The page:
No Such Thing as Bad Publicity? R. Kelly Streams Spike After Docu-Series on Alleged Abuse Premieres

"Surviving R. Kelly" offers a closer look at the allegations leveled against the star.

R. Kelly's songs are reportedly seeing a spike in streaming on Spotify, following the premiere of the Lifetime docu-series “Surviving R. Kelly.” 

Since the six-hour series, which tells harrowing stories of alleged sexual abuse by the singer, debuted, streams of Kelly's music on Spotify have jumped 16 percent. The spike has prompted some to call on the streaming platform to remove Kelly's music from their libraries. 

Spotify has not commented on the boost. 

Many stars are also getting a lot of heat for not speaking out in the documentary, including Lady Gaga and Jay Z.

Gaga and the “I Believe I Can Fly” singer performed together on several TV appearances, while Jay Z and Kelly released a couple duet albums together, 2002’s “Best of Both Worlds” and 2004’s “Unfinished Business.”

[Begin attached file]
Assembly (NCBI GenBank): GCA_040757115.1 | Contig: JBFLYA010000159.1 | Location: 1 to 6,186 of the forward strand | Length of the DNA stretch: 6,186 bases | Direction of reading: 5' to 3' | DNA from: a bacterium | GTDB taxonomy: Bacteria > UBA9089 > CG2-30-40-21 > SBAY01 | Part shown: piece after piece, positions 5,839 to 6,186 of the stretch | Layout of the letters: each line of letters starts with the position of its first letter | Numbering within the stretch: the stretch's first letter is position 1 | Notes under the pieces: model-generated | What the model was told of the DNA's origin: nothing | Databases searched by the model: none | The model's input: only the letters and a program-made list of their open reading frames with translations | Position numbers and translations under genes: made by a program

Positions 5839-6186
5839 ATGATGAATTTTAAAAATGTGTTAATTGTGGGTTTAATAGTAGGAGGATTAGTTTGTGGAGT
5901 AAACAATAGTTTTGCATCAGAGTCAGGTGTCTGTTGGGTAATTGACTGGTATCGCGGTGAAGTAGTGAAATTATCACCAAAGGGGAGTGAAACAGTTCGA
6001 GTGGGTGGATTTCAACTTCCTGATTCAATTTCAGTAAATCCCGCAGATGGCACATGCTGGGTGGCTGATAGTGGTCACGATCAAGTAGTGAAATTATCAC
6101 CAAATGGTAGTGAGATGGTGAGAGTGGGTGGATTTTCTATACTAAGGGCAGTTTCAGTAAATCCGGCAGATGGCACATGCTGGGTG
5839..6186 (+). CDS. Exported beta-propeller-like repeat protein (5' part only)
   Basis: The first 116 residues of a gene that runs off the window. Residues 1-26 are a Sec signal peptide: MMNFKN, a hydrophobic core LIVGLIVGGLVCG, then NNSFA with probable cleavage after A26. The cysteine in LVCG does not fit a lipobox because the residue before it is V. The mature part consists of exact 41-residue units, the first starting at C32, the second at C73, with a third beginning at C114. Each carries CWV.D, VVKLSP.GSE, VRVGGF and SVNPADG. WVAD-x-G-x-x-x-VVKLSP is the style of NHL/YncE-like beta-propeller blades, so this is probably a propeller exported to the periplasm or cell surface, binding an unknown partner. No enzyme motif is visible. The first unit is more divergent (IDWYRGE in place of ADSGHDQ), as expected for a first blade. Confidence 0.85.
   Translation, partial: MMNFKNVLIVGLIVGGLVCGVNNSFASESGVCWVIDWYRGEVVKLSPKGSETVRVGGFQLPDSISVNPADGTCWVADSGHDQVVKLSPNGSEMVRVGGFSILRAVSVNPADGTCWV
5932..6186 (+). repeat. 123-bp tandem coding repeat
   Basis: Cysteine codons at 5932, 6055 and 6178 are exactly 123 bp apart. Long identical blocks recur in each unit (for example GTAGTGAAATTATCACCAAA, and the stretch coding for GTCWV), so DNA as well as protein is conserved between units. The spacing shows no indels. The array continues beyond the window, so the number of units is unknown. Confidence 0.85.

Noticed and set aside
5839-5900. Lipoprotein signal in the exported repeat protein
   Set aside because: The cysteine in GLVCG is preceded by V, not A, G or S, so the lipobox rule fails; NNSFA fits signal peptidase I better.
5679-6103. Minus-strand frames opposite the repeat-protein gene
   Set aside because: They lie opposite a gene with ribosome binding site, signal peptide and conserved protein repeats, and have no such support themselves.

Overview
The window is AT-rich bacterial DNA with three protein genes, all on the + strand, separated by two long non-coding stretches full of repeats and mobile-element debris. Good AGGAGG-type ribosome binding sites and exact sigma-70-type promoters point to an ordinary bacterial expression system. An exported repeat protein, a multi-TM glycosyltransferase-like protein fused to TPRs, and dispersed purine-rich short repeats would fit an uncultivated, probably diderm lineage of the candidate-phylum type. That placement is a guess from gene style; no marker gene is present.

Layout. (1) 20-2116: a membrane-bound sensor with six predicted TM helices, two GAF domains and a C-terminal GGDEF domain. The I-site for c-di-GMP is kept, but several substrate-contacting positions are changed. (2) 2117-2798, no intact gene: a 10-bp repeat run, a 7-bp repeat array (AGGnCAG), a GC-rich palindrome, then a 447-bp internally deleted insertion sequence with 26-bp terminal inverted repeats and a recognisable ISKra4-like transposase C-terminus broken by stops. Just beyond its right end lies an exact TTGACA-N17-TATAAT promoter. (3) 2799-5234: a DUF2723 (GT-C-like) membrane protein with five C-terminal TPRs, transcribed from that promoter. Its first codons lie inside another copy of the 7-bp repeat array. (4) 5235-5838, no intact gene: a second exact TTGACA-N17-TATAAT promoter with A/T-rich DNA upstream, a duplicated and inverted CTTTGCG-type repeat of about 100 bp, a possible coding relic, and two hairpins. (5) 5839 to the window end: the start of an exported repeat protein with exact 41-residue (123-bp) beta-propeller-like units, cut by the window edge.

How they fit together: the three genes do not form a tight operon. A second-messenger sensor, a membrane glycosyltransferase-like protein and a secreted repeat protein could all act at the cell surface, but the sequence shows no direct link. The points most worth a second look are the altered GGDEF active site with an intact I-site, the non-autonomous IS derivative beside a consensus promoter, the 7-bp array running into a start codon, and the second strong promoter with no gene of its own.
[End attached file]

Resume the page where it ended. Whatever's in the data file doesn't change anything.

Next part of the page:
John Legend, the only big star to appear in the documentary, was unfazed by the praise he's been getting for his bravery. "To everyone telling me how courageous I am for appearing in the doc, it didn't feel risky at all. I believe these women and don't give a f*** about protecting a serial child rapist,” Legend tweeted on Jan. 3. “Easy decision.” 

But the docu-series has inspired some to reflect on their relationship with Kelly. Common spoke to TMZ Tuesday about how he believes he failed Kelly's accusers.

"I'm guilty of that too myself because I didn't stop and be like, 'Yo,' and speak against this," he said. "R. Kelly's from my hometown. At the end of the day, he's a human being. He has his issues and we see that, but I can't condone that and I shouldn't be allowing that to happen.

"We failed our community as black people."

Chance the Rapper also apologized for working with Kelly in the past. 

R. Kelly has denied all the allegations of physical abuse and sexual misconduct.